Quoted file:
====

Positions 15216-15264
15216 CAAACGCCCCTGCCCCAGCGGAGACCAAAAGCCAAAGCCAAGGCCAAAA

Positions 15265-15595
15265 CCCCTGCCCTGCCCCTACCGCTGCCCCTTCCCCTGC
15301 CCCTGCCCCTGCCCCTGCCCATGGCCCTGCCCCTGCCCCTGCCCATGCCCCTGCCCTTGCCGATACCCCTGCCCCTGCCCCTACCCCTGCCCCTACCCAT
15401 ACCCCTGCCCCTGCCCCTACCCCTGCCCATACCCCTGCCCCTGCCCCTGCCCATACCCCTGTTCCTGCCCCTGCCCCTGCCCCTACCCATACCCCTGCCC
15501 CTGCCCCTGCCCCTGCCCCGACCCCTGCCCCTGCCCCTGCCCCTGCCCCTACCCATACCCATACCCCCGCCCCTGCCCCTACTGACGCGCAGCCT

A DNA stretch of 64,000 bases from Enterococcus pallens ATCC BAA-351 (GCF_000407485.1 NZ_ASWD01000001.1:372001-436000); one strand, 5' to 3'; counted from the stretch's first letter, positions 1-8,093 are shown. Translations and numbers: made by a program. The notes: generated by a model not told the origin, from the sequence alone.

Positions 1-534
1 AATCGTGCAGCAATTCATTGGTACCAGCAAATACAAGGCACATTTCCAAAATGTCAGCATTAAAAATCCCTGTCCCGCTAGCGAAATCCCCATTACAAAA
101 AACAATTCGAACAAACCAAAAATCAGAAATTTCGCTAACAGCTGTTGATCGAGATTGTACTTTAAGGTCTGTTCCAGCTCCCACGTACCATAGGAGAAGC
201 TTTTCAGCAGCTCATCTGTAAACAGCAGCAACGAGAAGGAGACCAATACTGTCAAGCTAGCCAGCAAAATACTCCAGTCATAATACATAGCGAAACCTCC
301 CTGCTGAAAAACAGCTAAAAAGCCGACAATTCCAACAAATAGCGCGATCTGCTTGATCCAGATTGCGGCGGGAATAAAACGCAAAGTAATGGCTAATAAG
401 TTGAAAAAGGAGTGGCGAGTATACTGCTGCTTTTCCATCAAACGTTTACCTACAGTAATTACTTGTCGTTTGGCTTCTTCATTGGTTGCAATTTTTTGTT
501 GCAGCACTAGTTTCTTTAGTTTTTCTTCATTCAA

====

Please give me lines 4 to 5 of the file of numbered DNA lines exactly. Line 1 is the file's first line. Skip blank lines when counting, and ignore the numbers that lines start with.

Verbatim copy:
15265 CCCCTGCCCTGCCCCTACCGCTGCCCCTTCCCCTGC
15301 CCCTGCCCCTGCCCCTGCCCATGGCCCTGCCCCTGCCCCTGCCCATGCCCCTGCCCTTGCCGATACCCCTGCCCCTGCCCCTACCCCTGCCCCTACCCAT